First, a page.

"You wouldn't have enjoyed it."
Last night was the final offering of the Seattle Art Museum's spring film series, "Cinéma de Paris" -- Claude Sautet's 1995 film, Nelly and Monsieur Arnaud (final offering other than a make-up showing of another, earlier-scheduled Sautet film in June). I left the theater more optimistic about humanity's potential for civilized behavior, if perhaps with less optimism for humans' ability to find lasting happiness with one other.
M. Arnaud is a retired judge and businessman, now probably in his sixties. Nelly is a young married woman, employed part-time and burdened with a husband who has been unemployed for a year and who spends his days watching TV. (He reports, one day, that a guy came by selling encyclopedias, and that talking to him was pretty exciting.)
Arnaud meets Nelly through a mutual friend, is obviously attracted to her, pays off her overdue rent, and hires her to edit and type his memoirs. Nelly is fascinated by his intelligence, his restraint, his humor, and his erudition. Maybe by his wealth, as well, although this point isn't emphasized. She divorces her husband, who accepts her decision with regret, but placidly. Placidity seems to be his defining characteristic.
The movie is a love affair between Nelly and M. Arnaud, a love affair that gives no hint of any overtly physical relationship. Early in the movie, Arnaud assures her that she needn't feel threatened. Nelly replies with deadpan humor that she sees no reason why she would be. She has an affair with Arnaud's publisher -- a man who appears a perfect match for her -- but ultimately breaks it off because of her confused feelings for Arnaud. Both -- elderly man and young woman -- love each other. Neither can hide that fact, but neither seems able to make it explicit -- even verbally.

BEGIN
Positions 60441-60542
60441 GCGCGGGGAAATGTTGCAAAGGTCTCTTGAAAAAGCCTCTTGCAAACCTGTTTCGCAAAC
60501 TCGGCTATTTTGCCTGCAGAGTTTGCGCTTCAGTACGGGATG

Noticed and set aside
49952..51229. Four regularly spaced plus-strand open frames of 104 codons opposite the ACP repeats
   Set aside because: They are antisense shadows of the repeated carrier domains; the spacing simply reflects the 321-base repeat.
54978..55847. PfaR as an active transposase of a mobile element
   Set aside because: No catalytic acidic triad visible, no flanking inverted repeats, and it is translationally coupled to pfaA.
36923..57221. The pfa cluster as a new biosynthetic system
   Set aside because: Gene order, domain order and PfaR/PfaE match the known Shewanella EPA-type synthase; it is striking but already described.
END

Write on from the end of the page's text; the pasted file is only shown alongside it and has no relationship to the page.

This is a movie of quiet conversations -- often humorous, often perceptive, always intelligent. No car crashes, gun play, or thrashing around beneath the covers. But the film is never dull, never boring. It engaged my attention, my sense of humor, and my sense of the tragic -- and apparently those of the entire audience -- from beginning to end.
Eventually, as the relationship between Nelly and Arnaud seems to have reached an uncomfortable stasis, Arnaud's former wife -- twenty years after the divorce -- appears on the scene as a deus (dea?) ex machina. Arnaud announces to Nelly -- hours before departure -- that he and his ex will attempt a reconciliation, in the form of a months-long trip around the world. He will continue paying Nelly as she finishes work on his memoirs. She will have full access to his Paris apartment. She smiles and wishes them well. He looks uncomfortable.
Nelly sits in the empty apartment -- all the emptier for the fact that throughout the film, Arnaud had been selling off the enormous book collection that had lined the walls, apparently attempting to turn over a new page in his life. Nelly's ex-husband has remarried. The publisher -- who had not reacted well to her breaking off with him -- refuses to see or talk to her.
Nelly is left all alone, having sacrificed, one way or another, at least three potential romantic relationships. When last seen, at the airport, Arnaud's former wife appears jubilant -- Arnaud himself, far less so. As my viewing companion remarked, things didn't bode well for Arnaud's renewed marriage.
But this is the way life goes, Sautet shows us. At least we can be civilized about it, and avoid deceiving ourselves. We can enjoy what we have, while we have it -- realizing that it may be all too transient.
Two thumbs up from this cinematically-uneducated viewer.
PS -- The high point in the film -- for this audience in the Northwest Corner -- came when Arnaud tells Nelly sadly that his grown son has disappeared to the ends of the earth -- he's off in Seattle, working for Microsoft.